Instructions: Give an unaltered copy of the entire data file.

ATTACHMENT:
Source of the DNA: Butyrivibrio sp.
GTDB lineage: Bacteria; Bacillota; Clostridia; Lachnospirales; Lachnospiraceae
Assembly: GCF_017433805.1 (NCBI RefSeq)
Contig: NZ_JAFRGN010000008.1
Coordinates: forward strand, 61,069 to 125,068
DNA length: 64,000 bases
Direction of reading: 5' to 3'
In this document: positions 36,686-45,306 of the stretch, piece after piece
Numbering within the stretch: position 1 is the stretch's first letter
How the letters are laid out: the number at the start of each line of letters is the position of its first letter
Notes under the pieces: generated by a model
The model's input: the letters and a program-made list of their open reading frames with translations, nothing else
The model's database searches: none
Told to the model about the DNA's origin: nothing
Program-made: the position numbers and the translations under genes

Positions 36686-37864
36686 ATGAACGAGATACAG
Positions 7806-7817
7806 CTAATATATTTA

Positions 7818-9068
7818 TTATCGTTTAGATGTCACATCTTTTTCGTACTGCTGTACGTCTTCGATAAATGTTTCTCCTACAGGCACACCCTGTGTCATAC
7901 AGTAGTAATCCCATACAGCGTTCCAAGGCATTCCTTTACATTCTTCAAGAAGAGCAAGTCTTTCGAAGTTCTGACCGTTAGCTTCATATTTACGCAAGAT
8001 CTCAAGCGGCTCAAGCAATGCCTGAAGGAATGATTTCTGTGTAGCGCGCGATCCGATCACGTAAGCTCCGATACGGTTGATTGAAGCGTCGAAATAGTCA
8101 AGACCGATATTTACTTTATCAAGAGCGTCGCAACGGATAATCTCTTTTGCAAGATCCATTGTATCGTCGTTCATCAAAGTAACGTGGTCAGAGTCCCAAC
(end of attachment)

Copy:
Source of the DNA: Butyrivibrio sp.
GTDB lineage: Bacteria; Bacillota; Clostridia; Lachnospirales; Lachnospiraceae
Assembly: GCF_017433805.1 (NCBI RefSeq)
Contig: NZ_JAFRGN010000008.1
Coordinates: forward strand, 61,069 to 125,068
DNA length: 64,000 bases
Direction of reading: 5' to 3'
In this document: positions 36,686-45,306 of the stretch, piece after piece
Numbering within the stretch: position 1 is the stretch's first letter
How the letters are laid out: the number at the start of each line of letters is the position of its first letter
Notes under the pieces: generated by a model
The model's input: the letters and a program-made list of their open reading frames with translations, nothing else
The model's database searches: none
Told to the model about the DNA's origin: nothing
Program-made: the position numbers and the translations under genes

Positions 36686-37864
36686 ATGAACGAGATACAG
Positions 7806-7817
7806 CTAATATATTTA

Positions 7818-9068
7818 TTATCGTTTAGATGTCACATCTTTTTCGTACTGCTGTACGTCTTCGATAAATGTTTCTCCTACAGGCACACCCTGTGTCATAC
7901 AGTAGTAATCCCATACAGCGTTCCAAGGCATTCCTTTACATTCTTCAAGAAGAGCAAGTCTTTCGAAGTTCTGACCGTTAGCTTCATATTTACGCAAGAT
8001 CTCAAGCGGCTCAAGCAATGCCTGAAGGAATGATTTCTGTGTAGCGCGCGATCCGATCACGTAAGCTCCGATACGGTTGATTGAAGCGTCGAAATAGTCA
8101 AGACCGATATTTACTTTATCAAGAGCGTCGCAACGGATAATCTCTTTTGCAAGATCCATTGTATCGTCGTTCATCAAAGTAACGTGGTCAGAGTCCCAAC